What parents need to know
Parents Need to Know
Parents need to know that At Middleton is a movie for adults, not because of any major iffy content, but because its themes involve the challenges of long-term marriage as well as the feelings that come along with sending kids off to college. There's some heavy flirting between adults (who are married to other people), plus some scenes where adults see college kids kissing and having sex in the distance. One scene involves adults smoking pot with college kids and acting very loopy. Expect some swearing, but not much.
What's the story?
George (Andy Garcia) and Edith (Vera Farmiga) meet on a college tour AT MIDDLETON while escorting their teenage kids, and quickly break away to spend the day goofing off together. They seem to have a connection, and both start to question their own long-term marriages. While the children ponder their futures, the adults reevaluate their pasts and wonder how far to let this new relationship go.
Is it any good?
One can see the scaffolding of a better, subtler, more complex movie beneath this thinly woven, ill-structured version. Where to start? Perhaps the travesty of casting Garcia as an uptight, fuddy-duddy surgeon, a misuse of the great actor if there ever was one. And then there's the equally talented Farmiga, who marinates her entire performance in exaggerated effort, wringing it almost entirely, save for a few exceptions, of nuance. It's criminal, actually, especially considering the two have chemistry. (That's what saves it from being a complete wipeout. That and the basic plot, which has so much potential.)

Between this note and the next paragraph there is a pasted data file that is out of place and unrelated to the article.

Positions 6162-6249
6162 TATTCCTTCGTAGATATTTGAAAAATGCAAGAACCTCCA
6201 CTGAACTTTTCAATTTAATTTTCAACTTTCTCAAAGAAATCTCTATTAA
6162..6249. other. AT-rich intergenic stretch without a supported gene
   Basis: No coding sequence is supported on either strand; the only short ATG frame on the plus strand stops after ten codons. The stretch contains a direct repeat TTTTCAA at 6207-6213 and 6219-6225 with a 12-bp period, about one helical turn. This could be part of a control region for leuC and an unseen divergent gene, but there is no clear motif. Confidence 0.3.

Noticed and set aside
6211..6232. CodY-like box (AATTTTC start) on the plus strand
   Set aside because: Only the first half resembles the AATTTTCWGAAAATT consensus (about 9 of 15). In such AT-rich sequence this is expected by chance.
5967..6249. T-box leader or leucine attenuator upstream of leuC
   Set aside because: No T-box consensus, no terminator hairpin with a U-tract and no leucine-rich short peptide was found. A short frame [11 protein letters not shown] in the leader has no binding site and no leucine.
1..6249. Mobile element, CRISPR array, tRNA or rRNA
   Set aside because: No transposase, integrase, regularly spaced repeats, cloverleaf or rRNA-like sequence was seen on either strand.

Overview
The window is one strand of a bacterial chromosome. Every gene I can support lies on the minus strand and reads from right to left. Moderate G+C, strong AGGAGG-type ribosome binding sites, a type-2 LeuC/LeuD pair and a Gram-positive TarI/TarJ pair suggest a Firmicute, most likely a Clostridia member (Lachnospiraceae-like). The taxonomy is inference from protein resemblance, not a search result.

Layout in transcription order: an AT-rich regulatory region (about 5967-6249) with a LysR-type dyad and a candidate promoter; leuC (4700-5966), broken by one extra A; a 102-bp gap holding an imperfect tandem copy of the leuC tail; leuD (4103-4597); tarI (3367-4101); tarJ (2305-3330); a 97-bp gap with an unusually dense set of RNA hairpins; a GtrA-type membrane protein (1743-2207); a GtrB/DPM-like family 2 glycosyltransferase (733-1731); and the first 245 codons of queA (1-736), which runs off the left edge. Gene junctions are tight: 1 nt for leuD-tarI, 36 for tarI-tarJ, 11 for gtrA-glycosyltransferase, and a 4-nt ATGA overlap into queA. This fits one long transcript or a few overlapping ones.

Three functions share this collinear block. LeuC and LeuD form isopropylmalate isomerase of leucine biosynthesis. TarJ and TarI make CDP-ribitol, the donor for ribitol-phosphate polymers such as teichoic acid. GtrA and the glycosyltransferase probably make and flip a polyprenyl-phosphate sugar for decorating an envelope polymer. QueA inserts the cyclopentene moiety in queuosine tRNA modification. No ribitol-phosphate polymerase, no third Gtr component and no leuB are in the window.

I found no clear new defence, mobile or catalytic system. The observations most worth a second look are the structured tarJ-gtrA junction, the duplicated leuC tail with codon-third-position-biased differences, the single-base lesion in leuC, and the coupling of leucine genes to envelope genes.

But it's lost here amid the feckless dialogue -- feckless being a word that appears in the script often, at first in a witty flourish and, later, as a symbol of At Middleton's actual fecklessness -- and strange tonal shifts. It starts off goofy and improves much too late when it stops trying too hard to be funny and allows its themes -- the alienation parents can face when their children prepare to leave for college, among them -- to gain traction. One can see the scaffolding of a better, subtler, more complex movie beneath this thinly woven, ill-structured version. A shame it couldn't show up at Middleton.
Families can talk about...
Families can talk about the movie's messages. How is the audience supposed to feel about George and Edith's romance? Is their connection painted with approval, skepticism, or celebration?
How does the film depict the nature of love? Of marriage? Is it similar or different to the way movies always depict both topics?